Title:
Safening of pesticides with cyclopropenes
Kind Code:
A1


Abstract:
A method for reducing the detrimental effects of pesticides, fertilizers or a combination thereof on a plant. The method comprises treating a plant with pesticides, fertilizers or a combination thereof; and with a safener.



Inventors:
Basel, Richard (Fostoria, OH, US)
Kostansek, Edward Charles (Buckingham, PA, US)
Application Number:
12/214499
Publication Date:
12/25/2008
Filing Date:
06/19/2008
Primary Class:
International Classes:
A01N25/32; A01P21/00; C05G3/60
View Patent Images:



Primary Examiner:
HOLT, ANDRIAE M
Attorney, Agent or Firm:
ROHM AND HAAS COMPANY (Midland, MI, US)
Claims:
We claim:

1. A method for reducing detrimental effects of pesticides, fertilizers, or a combination thereof on a plant; said method comprising steps of: (a) treating the plant with at least one cyclopropene of the formula wherein said R is hydrogen or a substituted or unsubstituted alkyl, alkenyl, alkynyl, cycloalkylalkyl, phenyl, or naphthyl group; wherein the substituents, when present, are independently halogen, alkyl, alkoxy, or substituted or unsubstituted phenoxy; and (b) treating the plant with pesticides, fertilizers or a combination thereof.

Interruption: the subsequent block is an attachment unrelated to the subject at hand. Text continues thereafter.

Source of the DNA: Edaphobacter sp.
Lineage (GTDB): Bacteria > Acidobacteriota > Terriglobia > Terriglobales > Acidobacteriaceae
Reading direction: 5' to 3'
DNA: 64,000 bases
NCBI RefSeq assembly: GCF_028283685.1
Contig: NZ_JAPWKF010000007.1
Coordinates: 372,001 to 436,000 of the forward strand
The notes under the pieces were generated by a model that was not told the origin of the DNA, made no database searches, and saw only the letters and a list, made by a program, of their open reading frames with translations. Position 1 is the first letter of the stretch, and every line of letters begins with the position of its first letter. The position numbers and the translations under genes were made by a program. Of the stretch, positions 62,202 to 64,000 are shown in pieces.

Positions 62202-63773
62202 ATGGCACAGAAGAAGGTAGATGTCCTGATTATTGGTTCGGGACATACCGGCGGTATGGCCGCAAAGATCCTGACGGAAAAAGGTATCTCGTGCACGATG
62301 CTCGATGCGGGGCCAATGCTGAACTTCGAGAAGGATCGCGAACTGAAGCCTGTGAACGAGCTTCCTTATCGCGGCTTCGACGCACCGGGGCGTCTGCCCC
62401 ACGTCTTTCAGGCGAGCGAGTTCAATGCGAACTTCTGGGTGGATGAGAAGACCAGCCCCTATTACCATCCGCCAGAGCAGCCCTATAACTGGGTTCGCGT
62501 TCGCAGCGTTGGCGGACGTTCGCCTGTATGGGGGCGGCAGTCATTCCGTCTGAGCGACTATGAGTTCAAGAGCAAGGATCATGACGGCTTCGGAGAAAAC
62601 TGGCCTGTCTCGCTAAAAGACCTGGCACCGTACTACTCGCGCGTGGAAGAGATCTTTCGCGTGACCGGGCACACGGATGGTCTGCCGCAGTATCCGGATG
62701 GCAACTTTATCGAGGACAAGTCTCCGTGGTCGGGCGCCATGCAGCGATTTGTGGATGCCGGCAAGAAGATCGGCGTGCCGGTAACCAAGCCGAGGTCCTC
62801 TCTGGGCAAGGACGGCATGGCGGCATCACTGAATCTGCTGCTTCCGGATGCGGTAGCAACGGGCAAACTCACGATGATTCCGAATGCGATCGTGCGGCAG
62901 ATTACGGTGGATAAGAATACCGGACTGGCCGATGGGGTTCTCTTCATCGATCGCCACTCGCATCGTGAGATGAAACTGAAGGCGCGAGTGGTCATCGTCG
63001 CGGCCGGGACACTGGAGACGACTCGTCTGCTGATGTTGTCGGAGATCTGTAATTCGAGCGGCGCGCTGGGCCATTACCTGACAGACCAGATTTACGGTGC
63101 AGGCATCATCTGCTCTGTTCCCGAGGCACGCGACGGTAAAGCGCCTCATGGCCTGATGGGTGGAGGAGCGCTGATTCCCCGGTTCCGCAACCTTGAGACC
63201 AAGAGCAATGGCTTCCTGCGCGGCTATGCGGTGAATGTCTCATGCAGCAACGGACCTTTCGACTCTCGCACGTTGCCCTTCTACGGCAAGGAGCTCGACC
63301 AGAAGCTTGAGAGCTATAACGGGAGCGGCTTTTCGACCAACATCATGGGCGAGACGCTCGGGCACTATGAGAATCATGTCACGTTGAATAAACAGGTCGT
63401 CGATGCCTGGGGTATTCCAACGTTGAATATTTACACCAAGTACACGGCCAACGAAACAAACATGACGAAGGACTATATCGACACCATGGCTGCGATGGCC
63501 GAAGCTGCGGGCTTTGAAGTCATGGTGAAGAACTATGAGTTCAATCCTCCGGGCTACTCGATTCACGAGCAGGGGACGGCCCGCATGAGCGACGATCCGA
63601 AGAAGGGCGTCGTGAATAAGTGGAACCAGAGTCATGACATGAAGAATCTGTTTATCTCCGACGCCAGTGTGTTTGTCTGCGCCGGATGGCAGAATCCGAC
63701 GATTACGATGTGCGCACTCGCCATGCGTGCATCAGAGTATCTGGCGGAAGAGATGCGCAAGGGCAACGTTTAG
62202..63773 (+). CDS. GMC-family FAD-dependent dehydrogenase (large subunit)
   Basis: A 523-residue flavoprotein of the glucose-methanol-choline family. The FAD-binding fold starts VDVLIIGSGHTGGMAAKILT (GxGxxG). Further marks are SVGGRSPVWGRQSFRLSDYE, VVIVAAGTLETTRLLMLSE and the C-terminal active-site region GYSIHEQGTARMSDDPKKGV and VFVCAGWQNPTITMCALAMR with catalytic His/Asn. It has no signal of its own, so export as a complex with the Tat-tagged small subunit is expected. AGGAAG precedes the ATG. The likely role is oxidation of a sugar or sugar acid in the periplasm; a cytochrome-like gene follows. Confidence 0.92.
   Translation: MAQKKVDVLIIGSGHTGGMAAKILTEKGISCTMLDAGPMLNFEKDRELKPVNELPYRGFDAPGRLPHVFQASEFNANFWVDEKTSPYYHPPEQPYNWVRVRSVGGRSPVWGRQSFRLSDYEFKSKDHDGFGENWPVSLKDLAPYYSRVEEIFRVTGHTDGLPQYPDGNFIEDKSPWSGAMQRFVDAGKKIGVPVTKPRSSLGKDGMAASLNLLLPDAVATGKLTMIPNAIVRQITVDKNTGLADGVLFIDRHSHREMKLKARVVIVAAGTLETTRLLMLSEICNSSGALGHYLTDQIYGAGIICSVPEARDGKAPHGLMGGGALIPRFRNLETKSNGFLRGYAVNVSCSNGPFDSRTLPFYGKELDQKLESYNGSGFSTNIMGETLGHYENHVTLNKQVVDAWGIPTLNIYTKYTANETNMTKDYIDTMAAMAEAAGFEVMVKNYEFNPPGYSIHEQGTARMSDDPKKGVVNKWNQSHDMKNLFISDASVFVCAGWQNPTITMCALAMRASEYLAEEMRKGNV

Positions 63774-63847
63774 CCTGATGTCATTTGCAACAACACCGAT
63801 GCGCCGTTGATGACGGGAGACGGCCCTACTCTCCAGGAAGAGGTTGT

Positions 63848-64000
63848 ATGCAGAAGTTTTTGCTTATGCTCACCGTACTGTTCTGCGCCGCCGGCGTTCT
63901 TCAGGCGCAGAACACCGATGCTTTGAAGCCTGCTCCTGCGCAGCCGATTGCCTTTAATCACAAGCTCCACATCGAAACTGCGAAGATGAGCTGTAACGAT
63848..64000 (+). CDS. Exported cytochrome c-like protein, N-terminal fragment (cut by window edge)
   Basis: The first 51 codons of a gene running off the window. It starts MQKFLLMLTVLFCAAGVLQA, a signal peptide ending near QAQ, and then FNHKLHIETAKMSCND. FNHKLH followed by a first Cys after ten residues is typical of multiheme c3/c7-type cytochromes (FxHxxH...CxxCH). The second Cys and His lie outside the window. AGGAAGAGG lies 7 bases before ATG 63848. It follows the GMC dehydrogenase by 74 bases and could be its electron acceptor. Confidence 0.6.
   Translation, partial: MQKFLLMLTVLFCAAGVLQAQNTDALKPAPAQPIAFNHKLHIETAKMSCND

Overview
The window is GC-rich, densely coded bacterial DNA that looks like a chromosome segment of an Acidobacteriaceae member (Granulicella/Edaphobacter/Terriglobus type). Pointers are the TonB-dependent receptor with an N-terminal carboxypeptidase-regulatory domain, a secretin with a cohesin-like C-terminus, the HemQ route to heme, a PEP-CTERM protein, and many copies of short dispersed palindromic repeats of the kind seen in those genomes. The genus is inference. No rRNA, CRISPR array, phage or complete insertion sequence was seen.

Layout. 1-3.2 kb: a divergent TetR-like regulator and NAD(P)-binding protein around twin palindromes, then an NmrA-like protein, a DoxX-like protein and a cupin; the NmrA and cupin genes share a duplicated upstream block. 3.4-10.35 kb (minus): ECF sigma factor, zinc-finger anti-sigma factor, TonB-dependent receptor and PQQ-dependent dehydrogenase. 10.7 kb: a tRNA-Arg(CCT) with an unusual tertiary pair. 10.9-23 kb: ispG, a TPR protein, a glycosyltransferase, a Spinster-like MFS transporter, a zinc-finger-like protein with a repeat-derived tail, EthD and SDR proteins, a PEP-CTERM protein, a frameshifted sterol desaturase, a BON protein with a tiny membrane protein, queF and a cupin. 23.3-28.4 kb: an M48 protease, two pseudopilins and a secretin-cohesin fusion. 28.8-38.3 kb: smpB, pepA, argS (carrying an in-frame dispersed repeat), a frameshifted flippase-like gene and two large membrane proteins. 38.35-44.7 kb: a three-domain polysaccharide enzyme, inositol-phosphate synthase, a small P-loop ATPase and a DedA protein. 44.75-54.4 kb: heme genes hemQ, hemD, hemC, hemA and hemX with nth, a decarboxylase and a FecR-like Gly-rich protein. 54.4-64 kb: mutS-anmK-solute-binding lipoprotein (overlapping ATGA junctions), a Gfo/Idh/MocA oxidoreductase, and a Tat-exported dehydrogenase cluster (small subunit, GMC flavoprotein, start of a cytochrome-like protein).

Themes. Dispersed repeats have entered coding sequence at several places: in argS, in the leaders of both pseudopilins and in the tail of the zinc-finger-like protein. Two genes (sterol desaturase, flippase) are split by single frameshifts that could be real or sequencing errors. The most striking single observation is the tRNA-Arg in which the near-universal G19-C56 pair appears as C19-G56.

2. The method of claim 1, wherein said R is (C1-C8)alkyl.

3. The method of claim 2, further comprising one or more molecular encapsulation agents which comprise a cyclodextrin or a mixture of cyclodextrins.

4. The method of claim 3, wherein R is methyl.

5. The method of claim 4, wherein the cyclodextrin is α-cyclodextrin.

6. The method of claim 5, further comprising at least one surfactant.